• Slowly reducing B12 levels will impact the energy production in the mitochondria and the methylation pathways, affecting myelin production before it can create macrocytic anaemia (if ever). Thus, many patients have been told they are not B12 deficient but never had their actual levels assessed.

This is reflected in the UK guidelines, “the absence of a raised MCV cannot be used to exclude the need for cobalamin testing because neurological impairment occurs with a normal MCV in 25% of cases”.

Blood testing for B12 directly hasn’t got a ‘gold standard’ either

Total/serum B12 contains both the active/useable fraction (holotranscobalamin) and the inactive fraction bound to a carrier (holohaptocorrin). The inactive fraction can be between 70-90% of the total Vitamin B12 measured.

Laboratory ranges can vary but many will consider under 160 pmol/L (216 ng/l, pg/L) to be a cut-off for confirming deficiency. However, many clinicians and some researchers feel there is a large grey zone between 160-500 pmol/L, which in some patients could represent functional deficiency on a cellular level. Therefore, patients with strong clinical symptoms of B12 deficiency and levels in the low normal range may well be physiologically deficient but declared ‘normal’.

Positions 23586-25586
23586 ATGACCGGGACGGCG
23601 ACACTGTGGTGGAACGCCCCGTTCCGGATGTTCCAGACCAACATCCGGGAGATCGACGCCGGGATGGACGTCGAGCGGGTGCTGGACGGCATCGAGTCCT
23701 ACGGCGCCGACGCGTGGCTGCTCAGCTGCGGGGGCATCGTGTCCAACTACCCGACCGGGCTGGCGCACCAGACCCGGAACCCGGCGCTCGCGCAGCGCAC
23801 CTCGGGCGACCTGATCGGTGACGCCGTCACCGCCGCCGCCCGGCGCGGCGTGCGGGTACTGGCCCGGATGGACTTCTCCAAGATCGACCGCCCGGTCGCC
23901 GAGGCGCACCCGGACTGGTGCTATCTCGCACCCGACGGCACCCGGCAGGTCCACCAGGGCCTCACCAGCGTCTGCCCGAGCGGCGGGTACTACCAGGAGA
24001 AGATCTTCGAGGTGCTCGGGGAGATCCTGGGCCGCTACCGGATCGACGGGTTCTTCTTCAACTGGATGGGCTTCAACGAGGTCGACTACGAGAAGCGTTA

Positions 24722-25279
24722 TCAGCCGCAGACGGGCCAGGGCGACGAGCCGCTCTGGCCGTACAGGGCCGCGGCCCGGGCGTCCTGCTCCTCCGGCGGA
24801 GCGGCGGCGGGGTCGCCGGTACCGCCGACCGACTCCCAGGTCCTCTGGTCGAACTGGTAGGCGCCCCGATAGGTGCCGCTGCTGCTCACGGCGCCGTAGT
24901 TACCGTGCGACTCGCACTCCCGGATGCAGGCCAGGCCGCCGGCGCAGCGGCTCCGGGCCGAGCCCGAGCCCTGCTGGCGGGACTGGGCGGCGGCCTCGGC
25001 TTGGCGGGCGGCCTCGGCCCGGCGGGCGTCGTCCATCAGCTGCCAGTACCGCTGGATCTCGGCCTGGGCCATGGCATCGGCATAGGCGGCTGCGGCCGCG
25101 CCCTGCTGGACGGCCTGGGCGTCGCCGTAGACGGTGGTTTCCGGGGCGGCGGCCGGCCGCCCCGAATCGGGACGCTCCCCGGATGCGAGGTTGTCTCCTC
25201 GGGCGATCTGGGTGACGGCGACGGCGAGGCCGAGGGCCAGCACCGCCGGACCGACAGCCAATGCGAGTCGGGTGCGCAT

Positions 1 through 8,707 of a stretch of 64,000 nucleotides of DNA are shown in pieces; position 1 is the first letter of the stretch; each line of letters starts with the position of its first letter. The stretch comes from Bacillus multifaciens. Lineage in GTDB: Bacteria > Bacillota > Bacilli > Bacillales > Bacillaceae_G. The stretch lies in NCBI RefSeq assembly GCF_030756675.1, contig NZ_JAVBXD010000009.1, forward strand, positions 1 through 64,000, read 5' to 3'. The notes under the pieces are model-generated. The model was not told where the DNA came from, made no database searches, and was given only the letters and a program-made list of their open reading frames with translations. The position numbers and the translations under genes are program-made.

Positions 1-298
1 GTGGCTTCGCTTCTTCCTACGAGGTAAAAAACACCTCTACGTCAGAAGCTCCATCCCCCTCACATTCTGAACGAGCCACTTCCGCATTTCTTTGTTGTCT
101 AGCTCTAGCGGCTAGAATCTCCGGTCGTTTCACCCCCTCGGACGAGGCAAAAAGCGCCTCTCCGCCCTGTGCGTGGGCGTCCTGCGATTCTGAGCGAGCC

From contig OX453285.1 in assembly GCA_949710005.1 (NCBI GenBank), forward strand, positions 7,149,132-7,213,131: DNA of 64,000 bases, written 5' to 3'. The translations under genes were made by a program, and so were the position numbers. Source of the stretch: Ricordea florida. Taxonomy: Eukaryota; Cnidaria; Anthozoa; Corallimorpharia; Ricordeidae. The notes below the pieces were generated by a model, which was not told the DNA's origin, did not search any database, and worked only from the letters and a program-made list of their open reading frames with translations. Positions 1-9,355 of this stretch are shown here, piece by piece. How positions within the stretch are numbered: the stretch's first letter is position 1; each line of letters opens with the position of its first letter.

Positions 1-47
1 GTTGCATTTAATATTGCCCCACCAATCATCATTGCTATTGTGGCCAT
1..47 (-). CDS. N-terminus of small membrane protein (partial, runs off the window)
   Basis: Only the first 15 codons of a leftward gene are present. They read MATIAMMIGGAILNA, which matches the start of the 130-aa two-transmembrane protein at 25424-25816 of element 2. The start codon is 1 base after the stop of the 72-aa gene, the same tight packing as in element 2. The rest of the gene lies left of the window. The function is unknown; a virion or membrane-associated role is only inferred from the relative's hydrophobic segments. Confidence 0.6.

We do not have the ability to measure the active fraction only and conclusive cut-off points to define deficiency are not currently possible.

One of the criticisms of blood testing for B12 is that it is just that, a reflection of B12 in the blood, not the cell. It is within the cell that it is used for energy production and methylation of myelin and neurotransmitters. Thus, the following two tests can be used to confirm B12 issues on a cellular level:

  • Homocysteine is a valid and reliable intracellular/functional marker of methylation. However, it is not specific to B12 and can reflect reduced levels of B6 and folate. Levels over 10 umol/L are widely considered to be high and thus a reflection of low B12, B6 and/or folate.
  • Methylmalonic acid (MMA) is an intermediary molecule in the mitochondria which builds up as B12 levels drop and spills out into the urine and blood, indicating a relatively low B12 level.

These frequently start to increase as B12 levels drop into the clinical grey zone of 160-500 pmol/L.

Thus, in my clinical practice, given the uncertainty about B12 blood levels, if a patient has symptoms suggestive of B12 levels affecting cellular function, unless he/she wishes to undertake further testing with homocysteine and MMA, a trial of sublingual B12 in the active form at 1-2000 mcg daily (to avoid malabsorption issues) is a reasonable course of action.

This is reflected in the UK guidelines, which state that “in the presence of discordance between the test results and strong clinical features of deficiency, treatment should not be delayed, to avoid neurological impairment.”

To us as chiropractors, missing a diagnosis of a functional B12 deficiency may mean the difference between a successful treatment for low back pain or a failure. But to the patient, as the deficiency progresses, it could be the difference between life, disability and death.

By Simon Billings

BCA Chiropractor

Founder of the Academy of Chiropractic Nutrition, a system of nutrition and functional medicine knowledge for chiropractors.